"These cute cookie pops are a big hit at bake sales," writes Brenda Bawdon of Alpena, South Dakota. "I sell them for $1 a piece and they disappear! The bright and cheery faces catch the kids' eyes, making them surefire sellers."
To add bushels of fall flavor to your birthday bash, try baking up this cookie scarecrow shaped and decorated by the Crafting Traditions kitchen crew. It starts with Vickie's sugar cookies. "The recipe is a winner with my family and friends," Vickie says. "I am always asked to bring it—or even make it—for people." The scarecrow's easily adapted for other themes besides. For example, try a clown with bouncing balls or an athlete with baseballs instead.—Vickie Wade, Bourbo
My husband's grandmother made a variety of cookies every year for her grandkids at Christmastime. She would box them up and give each child his or her own box. This crisp, orange flavored cookie is one of my favorites from her collection.—Heather McKillip, Aurora, Illinois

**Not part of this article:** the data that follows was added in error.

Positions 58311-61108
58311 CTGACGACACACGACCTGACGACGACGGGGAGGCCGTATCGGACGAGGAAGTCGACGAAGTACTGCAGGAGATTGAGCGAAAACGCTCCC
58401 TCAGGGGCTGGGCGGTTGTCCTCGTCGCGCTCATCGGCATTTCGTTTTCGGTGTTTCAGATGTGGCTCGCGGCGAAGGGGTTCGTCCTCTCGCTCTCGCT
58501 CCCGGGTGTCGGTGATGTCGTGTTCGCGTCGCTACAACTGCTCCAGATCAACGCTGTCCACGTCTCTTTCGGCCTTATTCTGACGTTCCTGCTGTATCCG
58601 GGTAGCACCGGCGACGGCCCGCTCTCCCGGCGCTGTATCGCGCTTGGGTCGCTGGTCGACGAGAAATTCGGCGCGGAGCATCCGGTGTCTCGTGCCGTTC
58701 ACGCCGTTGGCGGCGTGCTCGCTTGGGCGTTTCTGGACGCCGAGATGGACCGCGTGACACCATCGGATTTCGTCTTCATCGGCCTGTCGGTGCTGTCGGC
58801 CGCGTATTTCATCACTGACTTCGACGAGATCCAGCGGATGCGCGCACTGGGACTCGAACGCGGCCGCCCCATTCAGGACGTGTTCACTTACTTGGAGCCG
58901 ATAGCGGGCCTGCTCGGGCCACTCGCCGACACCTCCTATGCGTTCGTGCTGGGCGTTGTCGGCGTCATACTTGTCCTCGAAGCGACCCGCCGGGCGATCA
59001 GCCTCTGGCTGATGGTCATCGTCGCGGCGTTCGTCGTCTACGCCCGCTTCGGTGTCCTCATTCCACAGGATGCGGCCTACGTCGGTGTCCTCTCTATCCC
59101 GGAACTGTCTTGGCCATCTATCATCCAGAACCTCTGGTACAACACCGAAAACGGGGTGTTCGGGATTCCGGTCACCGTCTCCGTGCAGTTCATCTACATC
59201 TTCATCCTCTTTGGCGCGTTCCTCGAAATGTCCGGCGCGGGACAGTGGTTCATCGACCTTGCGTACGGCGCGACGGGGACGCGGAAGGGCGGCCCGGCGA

Katie Koziolek of Hartland, Minnesota adds a hint of lemon to these delightful sugar cookies. For make-ahead convenience, freeze the dough up to three months, then thaw in the fridge before baking and decorating them.
Although they take some time to decorate, I enjoy giving these cookies to family and friends. You can also make them for Christmas using different cookie cutters. —Alison Benke, Chetwynd, British Columbia
These soft, cake-like cookies have a pleasant anise flavor that's distinct but not overpowering. I add red and green sprinkles for Christmas, but you could decorate them to suit any occasion.—Janice Eanni, Willowick, Ohio
To celebrate the pitter-patter of tiny feet (or any occasion), crisp buttery sugar cookies like these are a hit, hands down! They cut wonderfully into delicate shapes and look festive decorated with pink and blue sugar.
-Joyce Leach, Armstrong, Iowa
I've relied on this mix for these light sugar cookies for years, even selling it at bazaars. I package it in a plastic bag tied with pretty ribbon and attach a cookie cutter and copy of the recipe. —Eneatha Attig Secrest, Mattoon, Illinois